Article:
NEW YORK (AP) — Hundreds of officers outside the church where a funeral was held for a policeman killed along with his partner in an ambush shooting turned their backs on the mayor as he spoke during Saturday's service.
The reaction from officers watching Officer Rafael Ramos' funeral on giant TV screens followed comments from police union officials who had said Mayor Bill de Blasio contributed to a climate of mistrust that contributed to the killings of the two New York Police Department officers.
Inside Christ Tabernacle Church in Queens, however, mourners gave de Blasio polite applause before and after his speech.
The mayor said hearts citywide were aching after the Dec. 20 shootings that left Ramos and his partner, Wenjian Liu, dead.
"All of this city is grieving and grieving for so many reasons," de Blasio said. "But the most personal is that we've lost such a good man, and the family is in such pain."
Police union officials have blamed de Blasio for fostering anti-police sentiment for his support of protesters angry that no charges will be filed in the police deaths of Michael Brown in Ferguson, Missouri, and Eric Garner on Staten Island. At a hospital after the officers' slayings, the police union's president, Patrick Lynch, and others turned their backs on de Blasio in a sign of disrespect. Lynch said the mayor had "blood on his hands."
Weeks before the shooting, Lynch had suggested that officers sign a petition requesting that the mayor not attend their funerals were they to die in the line of duty.
De Blasio has stood firmly by the police since the shooting, calling on the demonstrators to temporarily halt their protests and praising officers after the police department announced the arrest of a seventh person since the shooting for making threats against police.
De Blasio and Lynch nodded at each other as they exited the church Saturday and lined up to wait for the casket.
The mayor followed Vice President Joe Biden and Gov. Andrew Cuomo on the roster of speakers eulogizing Ramos on Saturday.
Officers inside and outside the church applauded when Biden called the NYPD the finest in the world.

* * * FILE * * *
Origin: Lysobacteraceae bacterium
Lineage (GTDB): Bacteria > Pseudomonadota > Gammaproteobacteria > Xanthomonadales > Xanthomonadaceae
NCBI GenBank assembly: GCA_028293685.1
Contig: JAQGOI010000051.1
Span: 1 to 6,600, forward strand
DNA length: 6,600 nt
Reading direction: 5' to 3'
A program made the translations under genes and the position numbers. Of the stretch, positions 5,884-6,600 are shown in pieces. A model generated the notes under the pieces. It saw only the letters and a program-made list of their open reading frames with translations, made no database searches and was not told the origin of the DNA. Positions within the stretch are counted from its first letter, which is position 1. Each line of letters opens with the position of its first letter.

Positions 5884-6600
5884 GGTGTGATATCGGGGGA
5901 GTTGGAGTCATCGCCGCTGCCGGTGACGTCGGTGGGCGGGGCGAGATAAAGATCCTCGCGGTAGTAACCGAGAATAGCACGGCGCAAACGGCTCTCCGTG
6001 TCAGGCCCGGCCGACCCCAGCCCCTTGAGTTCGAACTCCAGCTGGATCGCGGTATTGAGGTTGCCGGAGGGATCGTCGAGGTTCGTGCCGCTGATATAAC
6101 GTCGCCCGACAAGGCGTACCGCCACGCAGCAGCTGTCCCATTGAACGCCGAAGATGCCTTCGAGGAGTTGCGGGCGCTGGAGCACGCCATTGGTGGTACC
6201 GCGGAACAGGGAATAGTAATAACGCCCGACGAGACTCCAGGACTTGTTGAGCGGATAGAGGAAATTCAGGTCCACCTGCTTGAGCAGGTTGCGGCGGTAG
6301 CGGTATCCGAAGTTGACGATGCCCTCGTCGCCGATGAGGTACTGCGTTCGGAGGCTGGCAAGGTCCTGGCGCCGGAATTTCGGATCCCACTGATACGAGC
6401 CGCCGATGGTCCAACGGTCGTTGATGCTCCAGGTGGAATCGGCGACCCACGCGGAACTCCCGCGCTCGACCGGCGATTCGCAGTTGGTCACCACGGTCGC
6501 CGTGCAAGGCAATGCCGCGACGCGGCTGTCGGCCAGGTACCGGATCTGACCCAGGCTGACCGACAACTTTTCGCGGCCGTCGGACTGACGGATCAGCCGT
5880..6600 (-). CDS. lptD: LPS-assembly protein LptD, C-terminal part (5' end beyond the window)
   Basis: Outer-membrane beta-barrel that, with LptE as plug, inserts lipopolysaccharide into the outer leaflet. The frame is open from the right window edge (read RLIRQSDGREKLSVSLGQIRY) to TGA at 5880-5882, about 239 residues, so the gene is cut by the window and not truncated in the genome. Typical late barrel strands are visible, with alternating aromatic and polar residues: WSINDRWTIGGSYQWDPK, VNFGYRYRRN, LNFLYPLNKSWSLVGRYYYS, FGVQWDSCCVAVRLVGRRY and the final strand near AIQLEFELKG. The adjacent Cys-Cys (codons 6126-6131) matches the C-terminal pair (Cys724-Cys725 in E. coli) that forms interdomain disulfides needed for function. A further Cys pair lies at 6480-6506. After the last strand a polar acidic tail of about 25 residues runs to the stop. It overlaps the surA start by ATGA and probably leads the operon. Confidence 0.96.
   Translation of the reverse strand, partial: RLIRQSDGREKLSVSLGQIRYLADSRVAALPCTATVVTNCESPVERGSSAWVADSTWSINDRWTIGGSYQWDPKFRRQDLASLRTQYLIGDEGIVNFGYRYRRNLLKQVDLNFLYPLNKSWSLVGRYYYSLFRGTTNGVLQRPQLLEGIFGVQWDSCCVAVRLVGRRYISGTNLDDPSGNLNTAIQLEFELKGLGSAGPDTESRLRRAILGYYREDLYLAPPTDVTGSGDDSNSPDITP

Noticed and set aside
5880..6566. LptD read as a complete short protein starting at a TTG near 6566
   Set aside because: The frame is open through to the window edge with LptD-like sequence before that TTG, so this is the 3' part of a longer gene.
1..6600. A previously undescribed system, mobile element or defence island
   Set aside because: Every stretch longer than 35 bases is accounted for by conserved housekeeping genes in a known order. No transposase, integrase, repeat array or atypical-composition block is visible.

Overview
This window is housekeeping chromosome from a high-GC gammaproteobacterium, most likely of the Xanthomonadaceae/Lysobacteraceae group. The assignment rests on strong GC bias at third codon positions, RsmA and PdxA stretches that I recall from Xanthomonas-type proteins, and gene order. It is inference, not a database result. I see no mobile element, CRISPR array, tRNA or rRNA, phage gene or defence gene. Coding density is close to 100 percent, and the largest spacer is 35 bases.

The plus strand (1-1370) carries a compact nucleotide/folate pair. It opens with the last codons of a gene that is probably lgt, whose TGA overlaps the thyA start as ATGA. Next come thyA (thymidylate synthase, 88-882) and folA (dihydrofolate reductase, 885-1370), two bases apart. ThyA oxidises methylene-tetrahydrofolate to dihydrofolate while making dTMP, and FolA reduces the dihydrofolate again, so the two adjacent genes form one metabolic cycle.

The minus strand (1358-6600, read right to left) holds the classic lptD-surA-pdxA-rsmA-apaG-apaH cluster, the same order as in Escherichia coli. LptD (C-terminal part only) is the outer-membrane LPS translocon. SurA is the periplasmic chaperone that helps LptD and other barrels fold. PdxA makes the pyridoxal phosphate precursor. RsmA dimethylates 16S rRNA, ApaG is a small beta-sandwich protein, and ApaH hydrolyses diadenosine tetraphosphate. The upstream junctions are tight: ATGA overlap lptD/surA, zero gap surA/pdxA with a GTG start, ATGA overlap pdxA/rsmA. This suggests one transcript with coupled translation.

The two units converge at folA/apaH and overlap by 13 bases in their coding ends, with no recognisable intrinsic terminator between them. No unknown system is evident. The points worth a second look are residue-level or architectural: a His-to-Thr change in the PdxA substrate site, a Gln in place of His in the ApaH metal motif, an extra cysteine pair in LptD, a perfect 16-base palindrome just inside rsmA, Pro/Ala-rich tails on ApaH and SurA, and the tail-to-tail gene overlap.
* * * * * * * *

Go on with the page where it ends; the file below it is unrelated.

"When an assassin's bullet targeted two officers, it targeted this city and it touched the soul of an entire nation," the vice president said.
Cuomo called the daylight shootings of the officers as they sat in their cruiser on a street in Brooklyn's Bedford-Stuyvesant section "an attack on all of us."
The attack shook the city and put an end to large-scale local protests criticizing police over a series of high-profile, in-custody deaths.
Funeral plans for Ramos' partner, Officer Wenjian Liu, have yet to be announced.
When the Ramos family arrived at the church Saturday, the elder son — wearing his father's NYPD jacket — was hugged by a police officer.
Ramos, a 40-year-old married father of two, was studying to become a pastor and kept Bible study books in his locker, his commanding officer said.
Officer Dustin Lindaman of the Waterloo Police Department flew from Iowa to attend Ramos' funeral.
"He's one of our brothers, and when this happens, it affects everyone in law enforcement — it absolutely affects everyone," he said. "We wanted to show our support."
A block from the church, retired NYPD Officer John Mangan held a sign that read: "God Bless the NYPD. Dump de Blasio."
"If the mayor really wanted to do the right thing, he would have gotten into an NYPD car and rode around Bed Stuy and see the difficult jobs these cops do every day," Mangan said. "The bottom line is there should be more signs out here in support of these cops."
After the officers' deaths, the gunman, Ismaaiyl Brinsley killed himself. Police said he was troubled and had shot and wounded an ex-girlfriend in Baltimore earlier that day.
In online posts shortly before the attack, Brinsley referenced the killings of Brown and Garner, both of whom were black, by white police officers.
Ramos and Liu were the first officers to die in the line of duty in New York since 2011.
They have both been posthumously promoted to first-grade detective, police said.